|New Line Cinema | Release Date: December 19, 2001||CRITIC SCORE DISTRIBUTION|
Against all odds in an era of machine-made spectaculars, Mr. Jackson and his collaborators have created a film epic that lives and breathes.
Made with intelligence, imagination, passion and skill, propulsively paced and shot through with an aged-in-oak sense of wonder, the trilogy's first film so thrillingly catches us up in its sweeping story that nothing matters but the vivid and compelling events unfolding on the screen. Read full review
Though faithful in every detail to Tolkien, it has a vigorous life of its own -- grandeur, moral heft and emotional depth.
Not since the original ''Star Wars'' trilogy has film dipped into myth and emerged with the kind of weight and heft seen in Peter Jackson's first installment of J.R.R. Tolkien's Lord of the Rings trilogy.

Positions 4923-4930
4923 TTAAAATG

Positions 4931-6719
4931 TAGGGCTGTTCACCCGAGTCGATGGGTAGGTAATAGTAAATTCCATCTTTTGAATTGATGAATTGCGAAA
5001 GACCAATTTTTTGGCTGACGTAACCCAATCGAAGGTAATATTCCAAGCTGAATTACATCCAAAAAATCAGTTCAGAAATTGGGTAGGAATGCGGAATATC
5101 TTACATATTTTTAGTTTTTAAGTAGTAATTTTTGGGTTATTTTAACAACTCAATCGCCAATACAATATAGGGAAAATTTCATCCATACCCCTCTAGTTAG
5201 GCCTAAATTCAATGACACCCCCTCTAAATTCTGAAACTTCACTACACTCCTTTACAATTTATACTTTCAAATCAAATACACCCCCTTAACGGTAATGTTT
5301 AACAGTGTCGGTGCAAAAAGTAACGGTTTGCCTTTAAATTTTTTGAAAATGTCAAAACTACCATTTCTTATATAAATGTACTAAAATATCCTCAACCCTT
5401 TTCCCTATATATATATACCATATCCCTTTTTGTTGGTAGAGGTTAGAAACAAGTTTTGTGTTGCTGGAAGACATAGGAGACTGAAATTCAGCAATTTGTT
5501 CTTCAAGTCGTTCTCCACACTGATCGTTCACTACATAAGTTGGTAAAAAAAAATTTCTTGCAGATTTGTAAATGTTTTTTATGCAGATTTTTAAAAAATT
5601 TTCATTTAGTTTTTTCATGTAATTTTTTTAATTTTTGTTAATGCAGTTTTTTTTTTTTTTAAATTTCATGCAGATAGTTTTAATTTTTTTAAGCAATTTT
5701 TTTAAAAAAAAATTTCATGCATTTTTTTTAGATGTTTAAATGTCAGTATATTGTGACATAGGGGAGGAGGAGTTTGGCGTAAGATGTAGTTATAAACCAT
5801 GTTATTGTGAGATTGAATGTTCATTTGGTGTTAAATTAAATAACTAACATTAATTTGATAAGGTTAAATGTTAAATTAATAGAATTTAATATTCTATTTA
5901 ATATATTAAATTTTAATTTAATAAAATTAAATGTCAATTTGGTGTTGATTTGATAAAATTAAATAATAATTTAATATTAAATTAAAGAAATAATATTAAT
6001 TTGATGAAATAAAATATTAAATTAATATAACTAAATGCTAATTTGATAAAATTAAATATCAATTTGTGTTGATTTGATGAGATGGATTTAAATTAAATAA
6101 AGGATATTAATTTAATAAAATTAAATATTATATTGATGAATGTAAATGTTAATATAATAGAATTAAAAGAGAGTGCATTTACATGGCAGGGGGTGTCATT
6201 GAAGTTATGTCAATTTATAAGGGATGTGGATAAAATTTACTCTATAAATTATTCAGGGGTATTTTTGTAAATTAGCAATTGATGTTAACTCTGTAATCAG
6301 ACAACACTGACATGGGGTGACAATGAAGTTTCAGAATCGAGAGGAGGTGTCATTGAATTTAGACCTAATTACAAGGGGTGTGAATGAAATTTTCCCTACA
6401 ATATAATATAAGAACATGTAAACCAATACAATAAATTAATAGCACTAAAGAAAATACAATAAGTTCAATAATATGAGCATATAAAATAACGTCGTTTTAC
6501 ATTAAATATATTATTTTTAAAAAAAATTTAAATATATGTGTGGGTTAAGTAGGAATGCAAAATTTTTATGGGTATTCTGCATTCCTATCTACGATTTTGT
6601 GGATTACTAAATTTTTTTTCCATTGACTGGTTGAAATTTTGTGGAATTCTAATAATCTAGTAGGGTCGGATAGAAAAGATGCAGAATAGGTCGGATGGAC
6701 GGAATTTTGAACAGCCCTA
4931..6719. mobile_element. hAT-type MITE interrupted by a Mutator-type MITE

The film's single downside is a certain nagging sense of deja vu: the fact that so many of the elements of the story -- the dark force, the all-empowering object, etc. -- have been usurped over the years (by "Star Wars" and others) that you feel as if you've been down this road many, many times before. Read full review
Consistently beautiful and often exciting -- despite some dead passages here and there, it's surely the best big-budget fantasy movie in years. [24 & 31 Dec 2001, p. 126]
For Hobbitués and adventure fans of all other ages, it's the year's best thrill ride -- maybe the best film.
But moving across this tableau is Frodo and his gang, and here the trouble lies...Not a one seems believable as conveyed by Wood, who forever looks to be on the brink of a good sob. Likewise, his hobbit sidekick Samwise Gamgee (Sean Astin) is a real wuss.
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